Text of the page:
USA: Two leading senators demand more information from Miers before beginning hearings

The senators in charge of Harriet Miers' confirmation are demanding more information from her before hearings begin, one describing the Supreme Court nominee's answers so far as "incomplete to insulting."

Judiciary Committee Chairman Arlen Specter and senior Democrat Patrick Leahy agreed Wednesday to begin Miers' hearings on Nov. 7, but also jointly sent a letter to the White House counsel asking her to more fully answer a questionnaire she turned in Tuesday.

The two senators also plan to ask the White House to provide information about Miers' work for President George W. Bush something the White House has said previously it will not do. "A number of Republicans have asked for non-privileged information," Specter said at a news conference.

The White House can exercise executive privilege to keep documents private so staff members can freely express their views to the president. Miers returned a 57-page questionnaire to the Senate answering questions about her legal career and background and such issues as how she would deal with court cases involving the Bush administration if confirmed as the replacement for retiring Justice Sandra Day O'Connor.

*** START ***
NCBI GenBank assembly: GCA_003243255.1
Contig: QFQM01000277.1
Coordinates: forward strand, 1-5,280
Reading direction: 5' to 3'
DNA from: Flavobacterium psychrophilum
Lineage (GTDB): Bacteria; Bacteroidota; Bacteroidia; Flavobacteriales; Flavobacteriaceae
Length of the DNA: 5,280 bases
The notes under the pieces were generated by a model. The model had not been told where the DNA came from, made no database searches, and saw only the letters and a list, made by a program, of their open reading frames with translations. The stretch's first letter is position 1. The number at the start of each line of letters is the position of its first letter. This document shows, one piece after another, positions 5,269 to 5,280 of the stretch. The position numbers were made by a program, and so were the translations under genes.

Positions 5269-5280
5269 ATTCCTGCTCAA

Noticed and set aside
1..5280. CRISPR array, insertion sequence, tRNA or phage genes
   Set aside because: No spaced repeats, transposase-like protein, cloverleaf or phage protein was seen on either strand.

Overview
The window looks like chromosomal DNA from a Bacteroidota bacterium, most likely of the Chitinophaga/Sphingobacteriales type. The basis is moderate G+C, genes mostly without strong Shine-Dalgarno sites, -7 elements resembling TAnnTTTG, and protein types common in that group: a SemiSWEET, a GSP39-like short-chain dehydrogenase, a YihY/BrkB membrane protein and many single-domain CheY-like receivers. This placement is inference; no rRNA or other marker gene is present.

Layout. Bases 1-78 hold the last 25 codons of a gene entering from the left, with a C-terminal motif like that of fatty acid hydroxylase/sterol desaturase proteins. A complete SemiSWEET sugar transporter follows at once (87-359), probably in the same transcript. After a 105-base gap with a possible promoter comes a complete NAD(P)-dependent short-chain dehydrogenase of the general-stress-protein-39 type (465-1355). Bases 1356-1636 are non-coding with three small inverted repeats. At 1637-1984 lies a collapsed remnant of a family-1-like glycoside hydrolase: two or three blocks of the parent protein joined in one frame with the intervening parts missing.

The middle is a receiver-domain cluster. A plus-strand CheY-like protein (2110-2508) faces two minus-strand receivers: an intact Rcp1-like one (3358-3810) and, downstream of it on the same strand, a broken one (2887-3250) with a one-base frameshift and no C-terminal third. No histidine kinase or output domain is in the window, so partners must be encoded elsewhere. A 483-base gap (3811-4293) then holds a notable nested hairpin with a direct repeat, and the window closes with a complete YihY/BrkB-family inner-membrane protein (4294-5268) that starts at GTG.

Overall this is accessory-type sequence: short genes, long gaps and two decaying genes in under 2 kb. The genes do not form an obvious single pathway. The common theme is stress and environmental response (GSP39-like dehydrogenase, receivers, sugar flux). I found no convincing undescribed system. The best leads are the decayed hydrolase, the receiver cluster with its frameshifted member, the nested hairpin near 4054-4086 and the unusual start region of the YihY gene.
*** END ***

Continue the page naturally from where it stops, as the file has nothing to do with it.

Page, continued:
Specter and Leahy said both Republicans and Democrats on the committee felt she did not tell them enough. Bush spokeswoman Dana Perino said the White House appreciated the timing of the hearings, had received the senators' letter and would respond soon.

Perino said of Miers: "From the first day when she was nominated, she told Senator Specter that she had years of files to go through and she would work to finish the questionnaire as soon as possible, but she would likely have to send follow-ups to provide additional information."

The senators said an official request for "non-privileged" information from the White House would come after they saw Miers' response to their new questions.

Among other things, they want her to explain more about her temporary Washington, D.C., bar suspension for nonpayment of dues and for her to double-check that she submitted all of her litigated work to the committee, AP reports.


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